The past few weeks, building up to the interim budget, have been exciting for observers as well as participants of economic policy making. First, some version of a “universal basic income” (UBI) seems imminent in the budget. Second, there has been much drama around employment statistics, with reports being withheld by the government and leaked to the press.
Let us take UBI first. Even a few years ago, this type of a policy would have seemed unlikely to be implemented in India. It is on the front-burner today because of a combination of factors. First, what is being proposed is not a truly “universal” income transfer, but rather a targeted one, on the basis of occupation or income level. This makes the idea politically as well as fiscally more feasible. Some have proposed a national version of the popular Telangana scheme, Rythu Bandhu, that transfers Rs 4,000 per acre per season to all landed agricultural households.
Others have proposed an income transfer to the bottom 75% of the rural population, whether possessing land or not. The second factor that is responsible for the popularity of such a policy is rising rural distress arising from droughts and a collapse in farm incomes. The third factor is worry over joblessness or rising unemployment. And finally, of course it is crucial that farm distress and unemployment are rising in an election year, forcing the government to do something bold and big on the welfare front.
On unemployment, the government has had a difficult time not only because jobs have been scarce, but also because data on jobs has been scarce. The last published government statistics on the national employment-unemployment situation are from 2015 (the 5th round of the Labour Bureau survey). For the three subsequent years, which saw two large policy interventions —demonetisation and the introduction of Goods and Services Tax (GST) —nationally representative survey data is not available.
Two surveys have been conducted during this period, the 6th round of the Labour Bureau in 2016-2017 and the new Periodic Labour Force Survey (PLFS) in 2017-2018. However, results, despite being ready, have not been made public for either survey. Instead, estimates of job creation in the public domain have been based on the Employee Provident Fund Organisation (EPFO) and other similar databases, which only cover a small portion of the Indian workforce. These showed job creation, but the numbers were not indicative of the economy as a whole.
After much uncertainty as to what was going on, the headline unemployment numbers from both household surveys were leaked to the press. And they spell bad news for the government. As per the PLFS, in 2017-2018 the unemployment rate stood at a 45-year high of 6.1 percent.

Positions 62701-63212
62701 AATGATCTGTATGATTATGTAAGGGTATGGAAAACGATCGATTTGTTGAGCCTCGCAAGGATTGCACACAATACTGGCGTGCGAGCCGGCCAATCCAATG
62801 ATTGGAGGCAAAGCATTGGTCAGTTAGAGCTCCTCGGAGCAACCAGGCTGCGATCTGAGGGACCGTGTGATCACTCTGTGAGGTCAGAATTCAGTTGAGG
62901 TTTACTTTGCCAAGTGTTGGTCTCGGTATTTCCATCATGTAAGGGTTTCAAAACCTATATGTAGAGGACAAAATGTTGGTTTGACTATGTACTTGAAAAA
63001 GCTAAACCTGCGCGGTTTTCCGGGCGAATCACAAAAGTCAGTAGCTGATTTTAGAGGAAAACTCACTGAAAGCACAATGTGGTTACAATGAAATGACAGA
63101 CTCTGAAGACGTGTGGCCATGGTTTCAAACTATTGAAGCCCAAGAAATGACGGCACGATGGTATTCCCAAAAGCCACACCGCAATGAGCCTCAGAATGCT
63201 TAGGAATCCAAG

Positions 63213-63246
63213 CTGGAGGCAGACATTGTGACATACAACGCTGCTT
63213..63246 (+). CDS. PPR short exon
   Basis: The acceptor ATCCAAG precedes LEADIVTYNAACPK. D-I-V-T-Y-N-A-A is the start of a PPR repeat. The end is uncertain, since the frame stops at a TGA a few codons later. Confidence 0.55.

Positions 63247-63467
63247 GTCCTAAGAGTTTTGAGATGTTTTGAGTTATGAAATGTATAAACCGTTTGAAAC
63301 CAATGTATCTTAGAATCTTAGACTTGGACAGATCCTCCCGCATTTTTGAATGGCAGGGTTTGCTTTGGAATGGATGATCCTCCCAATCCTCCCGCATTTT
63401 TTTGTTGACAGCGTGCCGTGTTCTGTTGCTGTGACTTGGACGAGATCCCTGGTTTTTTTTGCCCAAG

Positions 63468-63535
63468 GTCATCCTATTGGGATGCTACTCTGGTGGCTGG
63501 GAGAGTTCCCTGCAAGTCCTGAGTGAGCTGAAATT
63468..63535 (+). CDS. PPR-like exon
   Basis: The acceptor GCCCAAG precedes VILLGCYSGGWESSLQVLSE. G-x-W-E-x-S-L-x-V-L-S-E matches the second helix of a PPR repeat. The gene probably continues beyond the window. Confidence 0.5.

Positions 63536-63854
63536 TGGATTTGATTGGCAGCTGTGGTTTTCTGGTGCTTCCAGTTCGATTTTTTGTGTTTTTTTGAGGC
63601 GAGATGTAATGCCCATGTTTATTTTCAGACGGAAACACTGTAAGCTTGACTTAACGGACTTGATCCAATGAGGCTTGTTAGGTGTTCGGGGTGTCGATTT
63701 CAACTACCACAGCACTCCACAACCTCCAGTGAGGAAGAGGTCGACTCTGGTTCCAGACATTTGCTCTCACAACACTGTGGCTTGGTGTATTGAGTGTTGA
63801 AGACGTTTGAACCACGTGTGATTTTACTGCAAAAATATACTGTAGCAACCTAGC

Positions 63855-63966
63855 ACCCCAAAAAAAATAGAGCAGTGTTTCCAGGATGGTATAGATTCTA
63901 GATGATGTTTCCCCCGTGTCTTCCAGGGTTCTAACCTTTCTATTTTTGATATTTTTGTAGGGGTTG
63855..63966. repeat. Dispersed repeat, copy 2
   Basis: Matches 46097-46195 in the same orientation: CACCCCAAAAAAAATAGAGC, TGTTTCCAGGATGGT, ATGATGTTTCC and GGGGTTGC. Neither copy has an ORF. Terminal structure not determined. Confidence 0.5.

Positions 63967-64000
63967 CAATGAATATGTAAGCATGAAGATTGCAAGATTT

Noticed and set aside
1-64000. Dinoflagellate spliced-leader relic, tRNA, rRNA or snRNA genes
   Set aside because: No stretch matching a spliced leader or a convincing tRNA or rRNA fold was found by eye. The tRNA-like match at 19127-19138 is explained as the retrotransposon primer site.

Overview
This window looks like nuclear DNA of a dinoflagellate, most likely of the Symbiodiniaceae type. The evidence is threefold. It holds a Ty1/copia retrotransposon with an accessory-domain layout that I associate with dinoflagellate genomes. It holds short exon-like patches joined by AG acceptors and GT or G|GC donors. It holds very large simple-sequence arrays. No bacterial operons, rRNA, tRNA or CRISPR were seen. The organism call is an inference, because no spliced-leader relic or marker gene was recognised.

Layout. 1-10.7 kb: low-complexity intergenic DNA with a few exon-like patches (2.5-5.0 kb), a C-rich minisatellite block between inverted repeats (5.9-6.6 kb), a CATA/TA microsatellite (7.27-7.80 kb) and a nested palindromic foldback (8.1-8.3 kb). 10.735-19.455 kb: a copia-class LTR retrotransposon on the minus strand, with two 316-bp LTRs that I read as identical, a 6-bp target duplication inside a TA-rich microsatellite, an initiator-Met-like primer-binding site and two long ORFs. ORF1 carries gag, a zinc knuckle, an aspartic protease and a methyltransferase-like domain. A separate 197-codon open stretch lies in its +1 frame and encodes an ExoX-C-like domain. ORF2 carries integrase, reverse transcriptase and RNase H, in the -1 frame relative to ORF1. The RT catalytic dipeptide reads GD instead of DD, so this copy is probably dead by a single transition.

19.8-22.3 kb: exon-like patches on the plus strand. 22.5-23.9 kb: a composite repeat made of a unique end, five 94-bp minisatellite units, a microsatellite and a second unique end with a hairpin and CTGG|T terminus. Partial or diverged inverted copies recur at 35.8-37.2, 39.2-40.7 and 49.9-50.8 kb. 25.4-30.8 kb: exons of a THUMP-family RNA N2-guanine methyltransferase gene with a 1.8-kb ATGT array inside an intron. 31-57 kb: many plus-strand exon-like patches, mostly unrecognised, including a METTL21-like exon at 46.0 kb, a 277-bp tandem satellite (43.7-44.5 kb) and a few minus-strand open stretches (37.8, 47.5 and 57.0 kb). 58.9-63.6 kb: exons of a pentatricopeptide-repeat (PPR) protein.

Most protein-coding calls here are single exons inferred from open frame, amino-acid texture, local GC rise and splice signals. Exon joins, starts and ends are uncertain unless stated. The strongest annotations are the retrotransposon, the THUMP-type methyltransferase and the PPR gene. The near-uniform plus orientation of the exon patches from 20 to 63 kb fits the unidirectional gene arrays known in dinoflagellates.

The numbers were particularly high among the youth and the educated. These numbers, at least in trend if not level, are consistent with the findings of the private surveys conducted by the Centre for Monitoring the Indian Economy. The CMIE numbers indicate a steady fall in net employment in the economy as a whole from 2016 to 2018. This means that, on balance, more jobs or employment opportunities were destroyed over this period than were created.
Clearly, both rural distress and unemployment (particularly among educated youth) are urgent problems. If it is implemented well and last-mile delivery problems are sorted out (a big if), directed income transfer or a basic income programme would have the effect of alleviating immediate distress and bolstering aggregate demand. Of course, it is possible that the policy will be accompanied by a cut in other subsidies, so the net effect may be smaller.
However, the larger point is that, as with farm loan waivers, such a policy does not fix the underlying problems. We need a bold policy vision that can create non-farm jobs and raise incomes. This is a far more difficult proposition than instituting an income transfer programme.
There are several ideas out there on what should be done, and many more should come. I will outline one here. It draws on the fact that just as there is an unprecedented crisis of joblessness, there are also unprecedented opportunities for job creation. The last two decades have seen a dramatic divergence between the quality of private and public goods in our economy. As malls, mobiles, and motorcycles have flourished, our streets, schools and sanitation have suffered. This is a result of underinvestment over the decades. Restoring as well as creating much-needed public goods for India’s future must be made our priority.
Cleaning lakes, greening commons, paving footpaths, running trains, teaching children, caring for the sick, building houses, are jobs that need to be done. These jobs require a range of skills and education levels. Fortunately for us, many of them are harder to mechanise and need humans to do them. They are also hard to substitute with imports and must be performed locally. But they do need a big commitment of fiscal resources. We cannot pay anganwadi workers a regular government wage or hire the teachers and doctors we need, or build the parks we want and clean the streets without spending public money. But if we do spend, then we will be repaid many times over, not only due to increased demand and multiplier effects, but also because such investments will increase productivity, and more importantly the quality of life in India’s cities and villages. Is it too much to expect this year’s budget to kickstart this process?